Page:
Cover

pdf iconDownload PDF
 

Title Page, Copyright

pdf iconDownload PDF
 

Contents

pdf iconDownload PDF

p. vii

read more

Acknowledgments

pdf iconDownload PDF

pp. ix-xii

Meeting and talking to nursing aides over the last ten years has given me a very real appreciation of what it means to care for another person. Watching aides interact with elderly or disabled clients opened my eyes to the stresses associated with care, and also convinced me that caregiving— especially when carried out in the right conditions—can affirm social ties and give lives meaning, whether we are on the giving or receiving end. I am indebted to the paid caregivers who agreed...

read more

Introduction: On the Front Lines of Care

pdf iconDownload PDF

pp. 1-23

On a warm spring day in April, I accompanied Christina, a white public health nurse, to the home of an elderly African American man who suffers from heart disease, renal failure, diabetes, and mild dementia. Mr. Jones is a seventy-six-year-old man who lives alone in a subsidized housing complex in a low-income suburb of Central City.1 His only regular visitor is his caregiver Keisha, a young African American woman who is paid to cook, clean, and...

read more

1. The Costs of Caring

pdf iconDownload PDF

pp. 24-42

Lete came to the United States in 1992 from Sinaloa, Mexico, at the age of twenty-six, to join her sister and aunt living in California. Soon after emigrating, Lete found herself caring for her aunt, who had fallen ill with a terminal form of cancer. In addition to providing care at home, Lete secured a part-time job in a factory at night, assembling computers for $9.50 an hour. Lete eventually earned her GED from a local community college and then enrolled...

read more

2. Doing the Dirty Work: The Physical and Emotional Labor of Home Care

pdf iconDownload PDF

pp. 43-84

For the last thirty years, Virginia has been taking care of other people for a wage. A white woman in her early sixties, Virginia is tall and appears very muscular, characteristics that are somewhat at odds with her gentle manner and tone of voice. Her work history includes the care of elderly adults with chronic illness (both in and out of nursing homes), children with autism, developmentally disabled adults, and middle-class children in need of a...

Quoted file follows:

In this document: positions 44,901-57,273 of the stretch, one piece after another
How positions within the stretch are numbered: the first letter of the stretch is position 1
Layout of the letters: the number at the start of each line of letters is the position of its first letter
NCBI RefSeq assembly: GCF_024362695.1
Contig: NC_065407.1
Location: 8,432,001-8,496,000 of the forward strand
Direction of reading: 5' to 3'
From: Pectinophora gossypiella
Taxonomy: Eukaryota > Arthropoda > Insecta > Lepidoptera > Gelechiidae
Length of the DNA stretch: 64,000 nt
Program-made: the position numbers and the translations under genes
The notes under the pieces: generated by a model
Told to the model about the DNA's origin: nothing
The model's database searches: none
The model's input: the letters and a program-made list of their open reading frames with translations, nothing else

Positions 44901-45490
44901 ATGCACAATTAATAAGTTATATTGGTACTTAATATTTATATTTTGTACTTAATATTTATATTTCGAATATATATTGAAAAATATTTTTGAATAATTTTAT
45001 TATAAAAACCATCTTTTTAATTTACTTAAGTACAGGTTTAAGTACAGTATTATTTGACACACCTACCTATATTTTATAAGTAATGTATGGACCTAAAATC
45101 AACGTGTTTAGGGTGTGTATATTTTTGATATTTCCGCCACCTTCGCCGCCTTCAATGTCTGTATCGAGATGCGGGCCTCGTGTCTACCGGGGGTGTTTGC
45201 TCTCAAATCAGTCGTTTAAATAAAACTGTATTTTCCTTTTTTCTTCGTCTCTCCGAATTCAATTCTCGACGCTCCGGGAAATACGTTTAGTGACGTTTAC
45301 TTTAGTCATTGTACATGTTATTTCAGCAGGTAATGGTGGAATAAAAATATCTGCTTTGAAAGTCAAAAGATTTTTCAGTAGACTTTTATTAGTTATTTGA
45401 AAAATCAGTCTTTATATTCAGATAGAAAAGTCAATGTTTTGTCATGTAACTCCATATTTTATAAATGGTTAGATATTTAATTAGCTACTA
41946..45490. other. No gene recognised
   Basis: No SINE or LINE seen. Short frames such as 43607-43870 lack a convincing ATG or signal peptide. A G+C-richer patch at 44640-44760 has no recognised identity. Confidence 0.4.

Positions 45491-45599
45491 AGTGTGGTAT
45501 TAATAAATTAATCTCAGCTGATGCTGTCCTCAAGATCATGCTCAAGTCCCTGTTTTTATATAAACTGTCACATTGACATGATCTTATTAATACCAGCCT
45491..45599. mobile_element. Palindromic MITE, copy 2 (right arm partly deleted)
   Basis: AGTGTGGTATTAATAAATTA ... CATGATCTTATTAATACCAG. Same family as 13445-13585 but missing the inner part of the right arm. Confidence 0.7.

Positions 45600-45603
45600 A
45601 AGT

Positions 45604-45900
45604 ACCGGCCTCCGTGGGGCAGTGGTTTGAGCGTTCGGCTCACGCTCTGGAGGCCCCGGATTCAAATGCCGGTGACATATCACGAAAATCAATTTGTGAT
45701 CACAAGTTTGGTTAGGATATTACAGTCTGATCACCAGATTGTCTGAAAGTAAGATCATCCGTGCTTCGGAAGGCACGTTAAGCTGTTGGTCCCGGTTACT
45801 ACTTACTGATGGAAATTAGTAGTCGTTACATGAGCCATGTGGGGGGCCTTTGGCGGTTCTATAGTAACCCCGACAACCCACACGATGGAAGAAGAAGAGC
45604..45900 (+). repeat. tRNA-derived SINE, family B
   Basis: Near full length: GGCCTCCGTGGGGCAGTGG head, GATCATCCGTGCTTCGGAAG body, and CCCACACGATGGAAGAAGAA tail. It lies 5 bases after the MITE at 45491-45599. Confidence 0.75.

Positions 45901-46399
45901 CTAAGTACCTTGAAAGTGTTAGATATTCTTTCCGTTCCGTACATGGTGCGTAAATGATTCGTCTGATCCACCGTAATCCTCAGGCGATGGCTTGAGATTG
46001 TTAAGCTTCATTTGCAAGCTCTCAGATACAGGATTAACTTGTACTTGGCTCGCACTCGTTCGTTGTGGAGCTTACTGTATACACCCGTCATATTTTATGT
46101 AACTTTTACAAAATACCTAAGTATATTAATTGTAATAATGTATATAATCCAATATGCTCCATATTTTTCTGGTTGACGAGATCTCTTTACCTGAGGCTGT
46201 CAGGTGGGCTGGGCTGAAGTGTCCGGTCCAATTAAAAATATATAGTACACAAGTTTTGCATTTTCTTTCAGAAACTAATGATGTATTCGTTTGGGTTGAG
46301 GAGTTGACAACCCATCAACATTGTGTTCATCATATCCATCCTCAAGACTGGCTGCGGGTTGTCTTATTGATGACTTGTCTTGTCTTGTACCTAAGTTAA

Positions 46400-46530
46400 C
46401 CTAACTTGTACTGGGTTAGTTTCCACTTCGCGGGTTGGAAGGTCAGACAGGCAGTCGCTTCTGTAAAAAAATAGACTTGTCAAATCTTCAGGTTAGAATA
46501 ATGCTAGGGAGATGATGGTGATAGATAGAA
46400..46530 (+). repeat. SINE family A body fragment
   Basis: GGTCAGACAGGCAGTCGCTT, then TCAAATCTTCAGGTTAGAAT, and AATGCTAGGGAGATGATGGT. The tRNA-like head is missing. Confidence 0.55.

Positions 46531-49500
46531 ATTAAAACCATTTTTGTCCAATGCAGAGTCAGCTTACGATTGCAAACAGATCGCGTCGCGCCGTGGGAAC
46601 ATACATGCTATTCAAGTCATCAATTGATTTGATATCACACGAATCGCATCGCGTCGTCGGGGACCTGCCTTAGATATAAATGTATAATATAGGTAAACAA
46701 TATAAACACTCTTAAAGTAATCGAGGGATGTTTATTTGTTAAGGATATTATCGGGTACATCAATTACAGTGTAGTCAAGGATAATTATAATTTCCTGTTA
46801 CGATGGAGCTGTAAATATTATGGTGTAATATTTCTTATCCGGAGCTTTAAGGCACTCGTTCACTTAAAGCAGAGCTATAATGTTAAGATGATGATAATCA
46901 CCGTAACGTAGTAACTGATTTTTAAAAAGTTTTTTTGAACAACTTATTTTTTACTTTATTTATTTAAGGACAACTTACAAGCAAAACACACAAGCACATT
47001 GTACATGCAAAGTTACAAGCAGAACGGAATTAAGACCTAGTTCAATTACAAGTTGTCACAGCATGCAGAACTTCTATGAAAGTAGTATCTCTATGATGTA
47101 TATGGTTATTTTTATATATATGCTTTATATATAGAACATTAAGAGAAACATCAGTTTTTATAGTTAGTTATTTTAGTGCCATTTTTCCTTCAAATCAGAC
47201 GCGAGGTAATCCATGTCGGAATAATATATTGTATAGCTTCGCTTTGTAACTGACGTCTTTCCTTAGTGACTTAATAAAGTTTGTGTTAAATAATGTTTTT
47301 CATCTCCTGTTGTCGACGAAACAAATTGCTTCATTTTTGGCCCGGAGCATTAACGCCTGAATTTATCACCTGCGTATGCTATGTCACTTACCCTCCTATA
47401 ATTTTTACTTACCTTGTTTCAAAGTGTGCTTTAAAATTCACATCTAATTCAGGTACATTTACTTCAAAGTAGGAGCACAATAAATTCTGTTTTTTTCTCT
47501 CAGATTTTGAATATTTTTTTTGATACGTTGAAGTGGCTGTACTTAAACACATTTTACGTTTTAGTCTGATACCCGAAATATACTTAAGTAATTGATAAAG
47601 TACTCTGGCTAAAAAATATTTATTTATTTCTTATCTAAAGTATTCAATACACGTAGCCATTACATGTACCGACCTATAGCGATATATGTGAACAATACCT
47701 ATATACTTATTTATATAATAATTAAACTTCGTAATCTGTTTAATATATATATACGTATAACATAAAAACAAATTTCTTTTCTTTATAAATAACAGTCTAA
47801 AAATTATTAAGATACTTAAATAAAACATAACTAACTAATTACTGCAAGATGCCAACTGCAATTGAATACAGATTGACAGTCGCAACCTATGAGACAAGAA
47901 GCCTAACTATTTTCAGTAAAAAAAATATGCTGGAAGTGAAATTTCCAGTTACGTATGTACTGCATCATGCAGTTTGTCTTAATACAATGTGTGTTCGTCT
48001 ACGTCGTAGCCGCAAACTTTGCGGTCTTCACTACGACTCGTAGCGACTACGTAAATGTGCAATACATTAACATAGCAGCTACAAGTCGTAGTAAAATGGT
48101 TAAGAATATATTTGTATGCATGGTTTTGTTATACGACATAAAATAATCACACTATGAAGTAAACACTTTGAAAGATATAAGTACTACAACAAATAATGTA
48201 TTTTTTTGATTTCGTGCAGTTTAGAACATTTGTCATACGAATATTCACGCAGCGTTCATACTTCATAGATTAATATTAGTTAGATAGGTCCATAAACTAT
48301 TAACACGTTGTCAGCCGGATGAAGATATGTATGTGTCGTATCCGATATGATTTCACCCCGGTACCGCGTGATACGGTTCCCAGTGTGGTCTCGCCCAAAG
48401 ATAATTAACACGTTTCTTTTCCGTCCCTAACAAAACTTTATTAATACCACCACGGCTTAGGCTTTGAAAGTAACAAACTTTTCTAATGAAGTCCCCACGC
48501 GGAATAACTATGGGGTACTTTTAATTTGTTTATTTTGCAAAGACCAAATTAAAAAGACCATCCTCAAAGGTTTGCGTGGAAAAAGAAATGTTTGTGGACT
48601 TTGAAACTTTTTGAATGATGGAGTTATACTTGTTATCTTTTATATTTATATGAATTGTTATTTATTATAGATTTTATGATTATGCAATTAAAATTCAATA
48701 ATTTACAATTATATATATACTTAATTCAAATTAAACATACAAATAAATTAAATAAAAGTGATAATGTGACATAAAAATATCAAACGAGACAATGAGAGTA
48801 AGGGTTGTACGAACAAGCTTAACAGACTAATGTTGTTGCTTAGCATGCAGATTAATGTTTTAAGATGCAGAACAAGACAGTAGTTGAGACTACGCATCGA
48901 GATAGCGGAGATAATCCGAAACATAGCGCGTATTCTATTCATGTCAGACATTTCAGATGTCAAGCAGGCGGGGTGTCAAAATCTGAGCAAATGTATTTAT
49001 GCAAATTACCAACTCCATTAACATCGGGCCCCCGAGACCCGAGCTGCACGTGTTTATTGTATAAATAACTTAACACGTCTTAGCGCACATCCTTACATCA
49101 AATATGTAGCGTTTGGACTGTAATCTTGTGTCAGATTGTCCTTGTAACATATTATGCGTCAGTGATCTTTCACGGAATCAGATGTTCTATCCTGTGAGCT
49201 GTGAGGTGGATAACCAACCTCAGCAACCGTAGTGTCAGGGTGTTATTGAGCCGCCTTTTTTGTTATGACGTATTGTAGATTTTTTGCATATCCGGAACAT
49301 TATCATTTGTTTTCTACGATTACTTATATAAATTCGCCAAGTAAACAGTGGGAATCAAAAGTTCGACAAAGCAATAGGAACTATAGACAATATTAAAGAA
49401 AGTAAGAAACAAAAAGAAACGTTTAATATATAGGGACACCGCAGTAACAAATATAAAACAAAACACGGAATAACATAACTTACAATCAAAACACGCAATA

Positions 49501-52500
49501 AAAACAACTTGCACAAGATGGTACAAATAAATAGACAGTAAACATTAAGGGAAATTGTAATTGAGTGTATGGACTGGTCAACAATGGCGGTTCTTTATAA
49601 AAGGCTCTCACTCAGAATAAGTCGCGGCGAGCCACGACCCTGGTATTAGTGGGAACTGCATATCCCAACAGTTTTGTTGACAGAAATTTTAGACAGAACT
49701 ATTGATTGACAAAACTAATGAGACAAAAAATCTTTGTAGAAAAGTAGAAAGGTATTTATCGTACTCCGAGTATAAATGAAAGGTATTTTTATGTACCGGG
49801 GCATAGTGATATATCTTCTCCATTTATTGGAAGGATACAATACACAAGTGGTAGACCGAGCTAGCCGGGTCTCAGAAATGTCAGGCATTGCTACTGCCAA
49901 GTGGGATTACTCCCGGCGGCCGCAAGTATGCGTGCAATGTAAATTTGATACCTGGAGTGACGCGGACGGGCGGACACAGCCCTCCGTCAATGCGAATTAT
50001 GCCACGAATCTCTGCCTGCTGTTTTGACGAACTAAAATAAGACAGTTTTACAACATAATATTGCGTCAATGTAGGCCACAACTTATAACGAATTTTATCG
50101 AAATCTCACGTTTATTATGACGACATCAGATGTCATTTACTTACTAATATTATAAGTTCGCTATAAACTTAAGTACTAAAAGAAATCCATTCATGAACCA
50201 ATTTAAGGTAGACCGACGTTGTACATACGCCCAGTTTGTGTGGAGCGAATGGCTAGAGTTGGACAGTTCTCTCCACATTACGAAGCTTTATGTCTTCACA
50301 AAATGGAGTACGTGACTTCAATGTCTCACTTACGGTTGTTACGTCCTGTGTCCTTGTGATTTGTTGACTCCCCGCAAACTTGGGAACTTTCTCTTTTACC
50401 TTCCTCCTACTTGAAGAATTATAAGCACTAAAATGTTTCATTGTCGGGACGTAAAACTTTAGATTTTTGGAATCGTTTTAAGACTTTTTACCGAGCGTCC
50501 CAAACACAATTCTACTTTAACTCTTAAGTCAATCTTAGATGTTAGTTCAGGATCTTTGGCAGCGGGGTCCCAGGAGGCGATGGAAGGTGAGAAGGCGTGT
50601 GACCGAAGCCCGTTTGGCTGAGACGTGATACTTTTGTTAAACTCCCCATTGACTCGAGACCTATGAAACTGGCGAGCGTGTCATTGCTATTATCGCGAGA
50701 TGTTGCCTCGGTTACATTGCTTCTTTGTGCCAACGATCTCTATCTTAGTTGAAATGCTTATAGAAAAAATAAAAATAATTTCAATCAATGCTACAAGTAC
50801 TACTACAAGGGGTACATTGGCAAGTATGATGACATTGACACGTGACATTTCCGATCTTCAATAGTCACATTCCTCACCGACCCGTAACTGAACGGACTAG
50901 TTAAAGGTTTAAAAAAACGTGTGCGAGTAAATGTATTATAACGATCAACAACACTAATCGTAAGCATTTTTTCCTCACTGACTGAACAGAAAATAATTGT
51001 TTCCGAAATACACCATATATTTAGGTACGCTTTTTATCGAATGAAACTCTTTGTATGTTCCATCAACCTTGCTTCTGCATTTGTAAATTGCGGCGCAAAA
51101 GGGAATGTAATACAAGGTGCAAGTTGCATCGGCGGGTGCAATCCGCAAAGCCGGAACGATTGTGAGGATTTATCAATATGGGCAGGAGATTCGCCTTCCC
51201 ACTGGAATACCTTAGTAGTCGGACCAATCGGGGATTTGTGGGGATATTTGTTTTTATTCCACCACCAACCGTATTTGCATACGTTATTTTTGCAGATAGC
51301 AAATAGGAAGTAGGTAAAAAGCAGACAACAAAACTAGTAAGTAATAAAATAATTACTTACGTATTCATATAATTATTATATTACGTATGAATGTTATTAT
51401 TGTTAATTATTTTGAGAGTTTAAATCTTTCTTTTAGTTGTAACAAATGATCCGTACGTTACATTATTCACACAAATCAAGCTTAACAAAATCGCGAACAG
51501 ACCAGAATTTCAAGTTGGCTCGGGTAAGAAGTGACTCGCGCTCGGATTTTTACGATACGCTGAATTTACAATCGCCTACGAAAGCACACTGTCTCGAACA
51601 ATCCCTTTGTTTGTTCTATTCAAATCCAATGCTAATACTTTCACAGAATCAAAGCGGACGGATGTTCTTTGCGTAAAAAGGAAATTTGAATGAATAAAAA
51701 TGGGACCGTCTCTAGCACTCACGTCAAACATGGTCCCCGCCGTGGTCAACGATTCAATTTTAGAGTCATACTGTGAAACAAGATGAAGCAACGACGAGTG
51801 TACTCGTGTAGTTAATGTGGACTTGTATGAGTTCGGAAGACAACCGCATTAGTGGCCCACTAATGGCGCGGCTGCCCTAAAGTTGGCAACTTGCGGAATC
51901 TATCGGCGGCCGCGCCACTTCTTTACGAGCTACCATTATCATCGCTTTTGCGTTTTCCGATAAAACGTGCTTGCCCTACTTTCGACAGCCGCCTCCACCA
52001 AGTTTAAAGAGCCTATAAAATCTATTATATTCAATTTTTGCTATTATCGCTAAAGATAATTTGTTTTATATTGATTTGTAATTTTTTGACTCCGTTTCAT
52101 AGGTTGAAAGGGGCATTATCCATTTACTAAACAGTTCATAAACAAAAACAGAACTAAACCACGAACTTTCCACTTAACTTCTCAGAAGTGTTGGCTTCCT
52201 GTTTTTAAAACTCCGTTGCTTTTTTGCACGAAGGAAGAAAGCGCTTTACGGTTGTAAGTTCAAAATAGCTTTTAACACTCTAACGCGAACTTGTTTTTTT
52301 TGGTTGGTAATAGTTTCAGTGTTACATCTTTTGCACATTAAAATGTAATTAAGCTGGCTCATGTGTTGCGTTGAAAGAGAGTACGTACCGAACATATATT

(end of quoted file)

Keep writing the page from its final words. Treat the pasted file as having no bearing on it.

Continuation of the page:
read more

3. The Rewards of Caring

pdf iconDownload PDF

pp. 85-136

While attending a series of on-the-job training courses for home care aides, I met Andrew, an aide living and working in Central City, California. Andrew was an eager participant in the training sessions and appeared, at times, to have more firsthand knowledge of the subject matter than the registered nurses leading the courses on “Universal Precautions” and “Personal Care for Your Client.” After I made an announcement during a break about my study...

read more

4. Organizing Home Care

pdf iconDownload PDF

pp. 137-155

On a late-summer evening in 2003, approximately twenty-five home care aides gathered in a large meeting room of the IHSS main office in Central City, California. The aides, new to IHSS but not necessarily to home care, were there to attend a mandatory orientation session sponsored by the Public Authority for the county. The Public Authority is responsible for processing the wages of nearly ten...

read more

Conclusion: Improving the Conditions of Paid Caregiving

pdf iconDownload PDF

pp. 156-170

Sooner or later, most of us will confront the limitations of our system of long-term care firsthand, as we face illness or disability in our own lives or the lives of loved ones. For a very few, ample personal resources will mean high-quality care, in the comfort of a home or reputable facility, provided by a team of professional and paraprofessional caregivers. For another subset—the very poor—services will...

Appendix: Methods

pdf iconDownload PDF

pp. 171-176

Notes

pdf iconDownload PDF

pp. 177-182

References

pdf iconDownload PDF

pp. 183-192

Index

pdf iconDownload PDF

pp. 193-199